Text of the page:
The Checkout

Records of 26.5 Million Veterans Stolen

In what may be the largest security breach of personal data, the electronic records of 26.5 million U.S. veterans were stolen earlier this month from the home of a Department of Veterans Affairs employee.

A file, containing the names, birthdates and Social Security numbers of living servicemen discharged since 1975 and some of their spouses were taken from the home of a career civil servant who had taken the data home with him. No financial or medical records were included in the data.

Jim Nicholson, secretary of the Department of Veterans Affairs said the analyst was not authorized to take the data home. Nicholson said agency believed this was a random burglary, not designed to obtain information for identity theft.

The VA plans to send letters to every veteran notifying them of the theft; he urged all veterans to monitor their credit card and bank accounts. And for more information, the VA has set up a Web site to address the situation.

For more, read the latest by my colleague Christopher Lee.

By  |  May 22, 2006; 3:10 PM ET Consumer Alerts
Previous: Making Everyday Life A Complicated Situation | Next: "Free" May Just Be Another Word for "Fee"

Comments

Please email us to report offensive comments.



"Servicemen"? Was this a gender-specific database? Because the alternative would be that there isn't a single servicewoman living who was discharged since 1975. Nope, that can't be right, because that's when I got out of the WACs, and I'm still here.

Posted by: Leslie Hawkins | May 22, 2006 4:39 PM

I would hope that this information would be encrypted making it hard for anyone to use.

Posted by: Anonymous | May 22, 2006 5:09 PM

Perhaps as punishment, the "Civil Servant" that took the information should have their personal information placed on the web for the world to see and use.

Posted by: ABH | May 22, 2006 5:11 PM

Perhaps this civil servant was working for a terrorist organization. I believe based on this article that he let someone know he would have the records home on a certiain day, while himself being absent, so the records could be easily taken. He compromised the names and locations of soldiers to the enemy (domestic or foregin). I think he should be charged with high treason.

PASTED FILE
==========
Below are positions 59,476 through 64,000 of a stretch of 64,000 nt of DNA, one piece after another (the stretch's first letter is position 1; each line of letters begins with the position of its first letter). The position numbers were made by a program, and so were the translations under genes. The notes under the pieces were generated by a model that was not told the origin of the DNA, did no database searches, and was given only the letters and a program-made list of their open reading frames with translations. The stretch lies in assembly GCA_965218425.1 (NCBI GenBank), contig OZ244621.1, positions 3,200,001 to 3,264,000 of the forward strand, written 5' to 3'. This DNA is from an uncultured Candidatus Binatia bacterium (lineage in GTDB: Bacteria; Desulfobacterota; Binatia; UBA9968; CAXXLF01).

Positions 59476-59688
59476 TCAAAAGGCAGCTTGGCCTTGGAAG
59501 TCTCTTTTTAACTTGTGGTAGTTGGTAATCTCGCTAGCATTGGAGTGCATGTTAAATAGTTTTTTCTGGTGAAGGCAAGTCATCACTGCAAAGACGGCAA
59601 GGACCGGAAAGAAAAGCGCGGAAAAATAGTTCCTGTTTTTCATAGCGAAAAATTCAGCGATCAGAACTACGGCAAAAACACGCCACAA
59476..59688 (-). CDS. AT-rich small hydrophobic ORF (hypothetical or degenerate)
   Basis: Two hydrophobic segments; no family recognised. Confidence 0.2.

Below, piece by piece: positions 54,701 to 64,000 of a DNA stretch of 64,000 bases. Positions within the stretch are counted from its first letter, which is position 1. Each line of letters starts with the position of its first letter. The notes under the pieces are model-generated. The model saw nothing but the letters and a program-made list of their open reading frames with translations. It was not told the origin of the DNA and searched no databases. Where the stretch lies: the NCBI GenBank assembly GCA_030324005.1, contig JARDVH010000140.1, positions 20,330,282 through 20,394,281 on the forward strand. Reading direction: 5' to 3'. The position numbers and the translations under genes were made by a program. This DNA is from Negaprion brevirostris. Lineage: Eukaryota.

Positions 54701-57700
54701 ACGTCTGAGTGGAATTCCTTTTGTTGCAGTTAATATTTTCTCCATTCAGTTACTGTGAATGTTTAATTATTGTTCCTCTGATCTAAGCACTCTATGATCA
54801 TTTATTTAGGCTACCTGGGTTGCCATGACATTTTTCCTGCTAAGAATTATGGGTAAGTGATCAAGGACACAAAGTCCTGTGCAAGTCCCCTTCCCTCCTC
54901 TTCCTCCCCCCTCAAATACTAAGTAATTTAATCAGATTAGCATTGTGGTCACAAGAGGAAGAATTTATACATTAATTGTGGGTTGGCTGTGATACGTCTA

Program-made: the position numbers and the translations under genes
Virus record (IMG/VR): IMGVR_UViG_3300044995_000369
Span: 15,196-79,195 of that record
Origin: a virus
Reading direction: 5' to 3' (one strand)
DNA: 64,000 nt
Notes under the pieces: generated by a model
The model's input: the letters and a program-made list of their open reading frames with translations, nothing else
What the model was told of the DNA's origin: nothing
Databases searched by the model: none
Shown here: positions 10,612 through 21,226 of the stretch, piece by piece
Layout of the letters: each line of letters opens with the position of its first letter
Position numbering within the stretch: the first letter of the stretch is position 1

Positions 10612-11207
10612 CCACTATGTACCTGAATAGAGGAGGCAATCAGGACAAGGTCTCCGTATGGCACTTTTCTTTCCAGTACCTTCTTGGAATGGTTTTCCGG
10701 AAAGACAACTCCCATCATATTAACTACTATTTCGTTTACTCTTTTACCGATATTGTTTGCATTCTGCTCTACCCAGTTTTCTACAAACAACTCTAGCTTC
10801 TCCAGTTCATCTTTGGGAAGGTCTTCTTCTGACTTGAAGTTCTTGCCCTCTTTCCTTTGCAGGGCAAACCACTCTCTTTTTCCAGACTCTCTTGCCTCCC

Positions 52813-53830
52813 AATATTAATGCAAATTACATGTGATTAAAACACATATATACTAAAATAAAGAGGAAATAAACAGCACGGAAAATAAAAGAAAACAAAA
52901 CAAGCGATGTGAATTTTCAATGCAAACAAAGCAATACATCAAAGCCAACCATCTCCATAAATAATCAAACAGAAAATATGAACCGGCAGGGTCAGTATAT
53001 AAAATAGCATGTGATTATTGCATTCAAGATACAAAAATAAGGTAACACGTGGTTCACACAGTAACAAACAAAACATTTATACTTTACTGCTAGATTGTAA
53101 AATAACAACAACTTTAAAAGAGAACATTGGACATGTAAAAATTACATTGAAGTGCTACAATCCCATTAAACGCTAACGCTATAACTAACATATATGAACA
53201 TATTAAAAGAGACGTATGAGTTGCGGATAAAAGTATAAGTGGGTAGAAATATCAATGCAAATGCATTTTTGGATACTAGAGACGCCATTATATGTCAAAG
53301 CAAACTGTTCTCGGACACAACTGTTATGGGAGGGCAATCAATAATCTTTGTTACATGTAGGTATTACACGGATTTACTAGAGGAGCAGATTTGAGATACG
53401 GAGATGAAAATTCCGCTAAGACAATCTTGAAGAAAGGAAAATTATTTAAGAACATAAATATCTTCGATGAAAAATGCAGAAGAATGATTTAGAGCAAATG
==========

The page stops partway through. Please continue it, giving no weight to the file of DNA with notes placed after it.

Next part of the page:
Posted by: Michael | May 22, 2006 5:38 PM

Expect more of the same in the years ahead.

It's proven time and again that the weakest links in any security plan are the people involved with the system.

Until we are all with a national smart card ID or the equivalent, the effects of these ID crimes will remain essentially unmitigated and upon the citizens shoulders to bear.

Posted by: mark aoki | May 22, 2006 6:13 PM

I work for the government. If the taxpayers would not be so passive they might be able to change things. As it is, government jobs are nothing but welfare for the idiots that populate this area. I am keeping a list of the idiots that I work with and am going to release it as soon as I feel safe. For now I am just enjoying my GS14 nonsupervisory position and consider it my due.

Posted by: Jack | May 22, 2006 6:20 PM

National ID card? Yikes!!!!

We can't even secure the VA list. Lets make a bigger list with everybody in it.

http://www.schneier.com/essay-034.html

Posted by: checkoutReader | May 22, 2006 6:39 PM

The usage of the masculine noun by a female author reinforces that fact that the word "servicemen" is gender neutral by common usage, as are several others like "postman," "chairman," and "foreman." Maybe a comment that related to the content of the article would have been more appropriate ...